Recovering Data From Damaged DVDs

With cloud storage quickly gaining popularity in the last year, a lot of the information we use and save—from documents and songs to movies and photos—are stored on large webservers. But a lot of the information we have stored, especially before the rapid rise of cloud storage, was done on CDs and DVDs. 

If you have information stored on a DVD, whether it is a collection of family images or important data related to your work, it can be extremely upsetting if you are unable to access the information. There are a lot of reasons that a DVD may not be able to be read normally, such as minor abrasions to large scratches or even after a corrupt burn. 

If you have information stored on disks that you are unable to access, here is what you need to know about recovering data from damaged DVDs and some of the options that you have available to you:

Try Software Recovering Data Options :

There are a lot of different pieces of software that have been made over the years to recover information from DVDs. The way that most of these software solutions work is simple: it begins by extracting all of the data that is intact on the disk. At this point the software will try to understand what type of corruption is preventing the disk to be read and piecing that information back together.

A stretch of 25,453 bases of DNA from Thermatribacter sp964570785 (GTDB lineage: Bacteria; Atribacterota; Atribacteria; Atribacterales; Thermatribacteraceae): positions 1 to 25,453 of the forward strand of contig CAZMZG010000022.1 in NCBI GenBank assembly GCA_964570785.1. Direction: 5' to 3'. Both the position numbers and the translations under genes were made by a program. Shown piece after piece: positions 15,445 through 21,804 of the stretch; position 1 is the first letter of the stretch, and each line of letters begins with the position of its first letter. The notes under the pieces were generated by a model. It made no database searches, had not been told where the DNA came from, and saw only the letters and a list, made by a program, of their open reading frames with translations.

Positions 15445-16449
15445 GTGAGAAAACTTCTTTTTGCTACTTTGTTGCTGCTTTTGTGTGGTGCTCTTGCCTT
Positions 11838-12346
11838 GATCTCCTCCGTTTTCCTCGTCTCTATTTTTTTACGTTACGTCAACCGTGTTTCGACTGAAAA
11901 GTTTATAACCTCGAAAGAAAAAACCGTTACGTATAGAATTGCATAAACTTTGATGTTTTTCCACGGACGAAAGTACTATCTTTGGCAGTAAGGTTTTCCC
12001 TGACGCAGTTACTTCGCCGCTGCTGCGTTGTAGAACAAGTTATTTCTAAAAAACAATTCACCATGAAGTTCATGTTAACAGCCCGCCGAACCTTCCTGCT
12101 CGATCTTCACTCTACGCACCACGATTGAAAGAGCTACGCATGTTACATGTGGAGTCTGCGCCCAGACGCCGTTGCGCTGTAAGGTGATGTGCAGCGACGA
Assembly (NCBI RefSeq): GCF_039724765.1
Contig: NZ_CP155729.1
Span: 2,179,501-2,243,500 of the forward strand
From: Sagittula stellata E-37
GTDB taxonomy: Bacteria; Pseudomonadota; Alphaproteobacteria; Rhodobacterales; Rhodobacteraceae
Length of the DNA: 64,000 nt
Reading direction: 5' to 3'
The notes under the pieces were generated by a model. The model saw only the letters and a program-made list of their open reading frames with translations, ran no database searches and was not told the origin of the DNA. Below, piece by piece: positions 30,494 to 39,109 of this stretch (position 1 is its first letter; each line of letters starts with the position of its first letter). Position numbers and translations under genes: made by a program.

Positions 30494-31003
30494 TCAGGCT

It is important to note that most recovery software takes a long time and is not always guaranteed to work. If you have information stored on a disk it may also be better to extract the disk image as a whole—including the corrupt data—and trying to repair the disk image that way. This will allow programs to run and repair the corrupt Twitter data without needing the DVD to continuously spin for hours at a time (which could cause further damage). 

Repair The Disk Physically :

If the reason that you cannot access data on the disk is not from a corrupt burn but actually from abrasions or scratches, you may want to repair the disk physically before waiting hours (or days) for software solutions. A simple DIY solution would be to buy a disk resurfacer and try to buff out any minor scratches. If the scratches are deep you may need to use pure, clear nail polish to fill in the cracks and continue to buff until the disk is smooth and scratch free. There are also commercial resurfacing products available that include scratch-filling solutions. These are more expensive than just using clear nail polish but they may do a better job.

Consider a Professional Solution :

If you are recovering data from damaged DVDs that is extremely important or highly sensitive, there are professional data recovery agencies that specialize in difficult disk recovery. These type of services often use a mix of proprietary software and specialized repair equipment to fix any physical imperfections on the disk and then use software algorithms to piece back corrupt data. There is no perfect solution that will guarantee a disk can be repaired, and damage to the disk’s reflective image itself may be irreversible.